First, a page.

Name: DJ Aakmael
Occupation: Producer, DJ
Nationality: American  
Current release: DJ Aakmael's Hardbody Project is out via Slothboogie.

If you enjoyed this interview with DJ Aakmael and would like to find out more about his work, visit him on Facebook, twitter, and Soundcloud.

Where does the impulse to create something come from for you?  

For me, it comes from being in a relaxed state of mind, not stressed or anything.

What role do often-quoted sources of inspiration like dreams, other forms of art, personal relationships, politics etc play?  

I pull inspiration from other forms of music. I'm an avid music lover, listen to hip hop, rnb, jazz, sometimes classical overtures, reggae. Whatever I'm in the mood for.  

For you to get started, do there need to be concrete ideas – or what some have called a visualisation of the finished work?  


Do you have certain rituals to get you into the right mindset for creating?

Oftentimes before working on music, I'll have a drink, maybe smoke weed and watch classic kung fu (or a fighting game on the PS). Then I'm in the right mindset!

What role do certain foods or stimulants like coffee, lighting, scents, exercise or reading poetry play? What do you start with?

No foods, I do like to dim the light some and change the color to maybe green or blue - with some nag champa or other dope incense.

Once you've started, how does the work gradually emerge?  

I have an idea of where I may want to go with a particular sound. But I like for it to grow organically.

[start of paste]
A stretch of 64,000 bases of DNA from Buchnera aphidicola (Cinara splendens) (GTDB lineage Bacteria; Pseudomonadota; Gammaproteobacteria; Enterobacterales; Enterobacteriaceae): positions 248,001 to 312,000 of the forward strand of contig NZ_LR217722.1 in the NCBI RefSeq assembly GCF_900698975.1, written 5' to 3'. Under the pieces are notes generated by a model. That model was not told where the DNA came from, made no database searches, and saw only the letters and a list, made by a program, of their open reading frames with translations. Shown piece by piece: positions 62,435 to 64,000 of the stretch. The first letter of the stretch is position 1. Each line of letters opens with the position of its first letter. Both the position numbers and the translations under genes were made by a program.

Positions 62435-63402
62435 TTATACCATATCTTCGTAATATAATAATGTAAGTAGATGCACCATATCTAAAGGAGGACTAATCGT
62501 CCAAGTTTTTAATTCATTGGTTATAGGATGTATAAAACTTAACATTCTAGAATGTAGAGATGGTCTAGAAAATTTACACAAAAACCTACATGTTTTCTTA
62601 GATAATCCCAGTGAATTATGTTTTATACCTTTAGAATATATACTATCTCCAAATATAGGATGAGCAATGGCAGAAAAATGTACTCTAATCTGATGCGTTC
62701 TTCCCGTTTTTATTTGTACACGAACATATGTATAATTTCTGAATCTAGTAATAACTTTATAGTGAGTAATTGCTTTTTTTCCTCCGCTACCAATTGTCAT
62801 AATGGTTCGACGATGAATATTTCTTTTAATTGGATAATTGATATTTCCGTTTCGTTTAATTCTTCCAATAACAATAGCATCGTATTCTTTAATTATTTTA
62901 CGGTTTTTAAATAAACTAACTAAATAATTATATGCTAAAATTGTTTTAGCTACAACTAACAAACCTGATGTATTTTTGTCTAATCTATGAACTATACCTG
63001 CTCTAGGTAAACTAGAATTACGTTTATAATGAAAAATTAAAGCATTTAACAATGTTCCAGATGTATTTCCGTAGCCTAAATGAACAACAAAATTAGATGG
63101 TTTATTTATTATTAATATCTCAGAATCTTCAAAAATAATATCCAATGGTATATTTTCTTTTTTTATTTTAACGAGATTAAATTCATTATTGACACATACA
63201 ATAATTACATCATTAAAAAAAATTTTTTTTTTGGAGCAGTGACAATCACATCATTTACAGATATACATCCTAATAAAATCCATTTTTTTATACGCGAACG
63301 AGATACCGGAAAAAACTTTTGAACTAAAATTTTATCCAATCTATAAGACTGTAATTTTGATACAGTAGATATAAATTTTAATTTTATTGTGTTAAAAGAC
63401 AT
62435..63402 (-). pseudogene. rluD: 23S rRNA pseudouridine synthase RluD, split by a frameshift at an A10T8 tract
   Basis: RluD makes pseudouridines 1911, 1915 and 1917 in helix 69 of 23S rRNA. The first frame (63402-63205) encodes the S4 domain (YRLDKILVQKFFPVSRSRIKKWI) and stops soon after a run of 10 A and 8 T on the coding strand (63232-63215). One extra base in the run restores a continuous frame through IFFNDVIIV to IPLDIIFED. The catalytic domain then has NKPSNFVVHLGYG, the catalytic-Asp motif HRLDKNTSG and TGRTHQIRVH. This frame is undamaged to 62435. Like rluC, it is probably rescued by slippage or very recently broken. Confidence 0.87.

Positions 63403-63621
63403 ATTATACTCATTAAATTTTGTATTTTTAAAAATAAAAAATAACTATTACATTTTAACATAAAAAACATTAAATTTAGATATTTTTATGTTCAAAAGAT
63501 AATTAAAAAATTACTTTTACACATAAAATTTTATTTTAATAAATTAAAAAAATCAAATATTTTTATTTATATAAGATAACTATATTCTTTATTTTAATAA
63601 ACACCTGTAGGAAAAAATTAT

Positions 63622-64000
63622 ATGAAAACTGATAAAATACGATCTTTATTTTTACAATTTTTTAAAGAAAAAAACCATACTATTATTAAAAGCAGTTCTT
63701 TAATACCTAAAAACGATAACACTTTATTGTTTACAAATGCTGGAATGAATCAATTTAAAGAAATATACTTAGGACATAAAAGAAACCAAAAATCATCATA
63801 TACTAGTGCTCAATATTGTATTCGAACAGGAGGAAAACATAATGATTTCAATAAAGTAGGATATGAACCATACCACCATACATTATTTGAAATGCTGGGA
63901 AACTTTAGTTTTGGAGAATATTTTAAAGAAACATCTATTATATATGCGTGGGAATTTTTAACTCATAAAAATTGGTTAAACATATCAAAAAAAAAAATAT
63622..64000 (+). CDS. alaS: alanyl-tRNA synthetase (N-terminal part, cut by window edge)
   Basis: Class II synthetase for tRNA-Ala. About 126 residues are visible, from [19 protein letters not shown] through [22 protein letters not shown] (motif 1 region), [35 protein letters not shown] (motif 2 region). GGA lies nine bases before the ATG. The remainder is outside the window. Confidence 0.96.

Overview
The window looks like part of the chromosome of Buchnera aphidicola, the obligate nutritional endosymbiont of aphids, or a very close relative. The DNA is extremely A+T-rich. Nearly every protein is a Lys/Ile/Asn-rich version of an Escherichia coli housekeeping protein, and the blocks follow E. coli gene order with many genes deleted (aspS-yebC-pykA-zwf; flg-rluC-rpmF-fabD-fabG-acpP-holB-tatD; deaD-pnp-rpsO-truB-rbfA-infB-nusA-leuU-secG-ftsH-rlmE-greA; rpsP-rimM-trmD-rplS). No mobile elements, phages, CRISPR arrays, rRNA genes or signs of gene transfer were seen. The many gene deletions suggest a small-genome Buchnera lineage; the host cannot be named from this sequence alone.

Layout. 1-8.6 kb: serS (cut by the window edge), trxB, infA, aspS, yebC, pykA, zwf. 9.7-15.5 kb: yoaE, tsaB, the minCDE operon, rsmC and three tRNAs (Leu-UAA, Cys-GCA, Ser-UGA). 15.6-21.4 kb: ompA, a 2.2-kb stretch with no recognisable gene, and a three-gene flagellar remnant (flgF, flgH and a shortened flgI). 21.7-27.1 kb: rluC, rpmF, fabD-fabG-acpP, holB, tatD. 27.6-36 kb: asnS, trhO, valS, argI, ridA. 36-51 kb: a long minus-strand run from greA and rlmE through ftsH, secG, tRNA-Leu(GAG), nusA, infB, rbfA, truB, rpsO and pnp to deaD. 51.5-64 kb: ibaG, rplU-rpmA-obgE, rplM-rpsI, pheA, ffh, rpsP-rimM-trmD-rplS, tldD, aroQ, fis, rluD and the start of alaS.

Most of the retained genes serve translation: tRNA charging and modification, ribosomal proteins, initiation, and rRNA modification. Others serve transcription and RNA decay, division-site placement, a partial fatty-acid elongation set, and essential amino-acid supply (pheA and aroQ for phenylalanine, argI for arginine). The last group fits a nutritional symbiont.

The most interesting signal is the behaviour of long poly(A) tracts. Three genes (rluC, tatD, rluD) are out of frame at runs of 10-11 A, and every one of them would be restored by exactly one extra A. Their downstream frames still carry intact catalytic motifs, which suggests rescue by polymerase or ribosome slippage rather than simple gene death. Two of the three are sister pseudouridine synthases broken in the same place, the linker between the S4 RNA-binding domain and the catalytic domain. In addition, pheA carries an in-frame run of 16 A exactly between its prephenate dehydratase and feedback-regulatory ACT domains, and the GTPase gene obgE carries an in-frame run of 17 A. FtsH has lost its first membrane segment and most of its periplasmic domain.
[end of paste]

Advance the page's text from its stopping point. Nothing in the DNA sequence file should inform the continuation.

Many writers have claimed that as soon as they enter into the process, certain aspects of the narrative are out of their hands. Do you like to keep strict control over the process or is there a sense of following things where they lead you?  

The process leads, I follow and see where it goes!

Often, while writing, new ideas and alternative roads will open themselves up, pulling and pushing the creator in a different direction. Does this happen to you, too, and how do you deal with it?

Yes, this can happen anytime. I'll start working on a deep house track, and will end up making a hip hop track instead (and vice versa).

I'm ok with it, because I do both types of tracks.

What do you do with these ideas?  

Keep them on the hard drive until another day / month / year. I have many hundreds of tracks that aren't complete or unreleased.

Especially in the digital age, the writing and production process tends towards the infinite. What marks the end of the process? How do you finish a work?

Sometimes it's difficult to know when a track is done. Some tend to over-produce a work, others don't do enough. I've done both.  

But for me there's a sweet spot when to me the track is right where it needs to be. Sometimes you gotta let it be.

Once a piece is finished, how important is it for you to let it lie and evaluate it later on?

Very important. Letting it lie for days and coming back to it can allow you to listen with a fresh ear, perhaps gather new ideas, new directions or that final listen to confirm the piece is complete.

What's your take on the role and importance of production, including mixing and mastering for you personally? How involved do you get in this?  

I love the mixdown process. Most of the things that I release on other labels require just the mixdown so they can master. Others I may do myself or have someone else master.

After finishing a piece or album and releasing something into the world, there can be a sense of emptiness. Can you relate to this – and how do you return to the state of creativity after experiencing it?  

I cannot relate. When I release new material, I let it do what's gonna do and I'm thinking of the next project.

Creativity can reach many different corners of our lives. Do you personally feel as though writing a piece of music is inherently different from something like making a great cup of coffee?  

Yea, cause I don't drink coffee. (laughs)

What do you express through music that you couldn't or wouldn't in more mundane tasks?  

With music I can express what I'm feeling at that moment in time. My music is reflective of what's on my mind.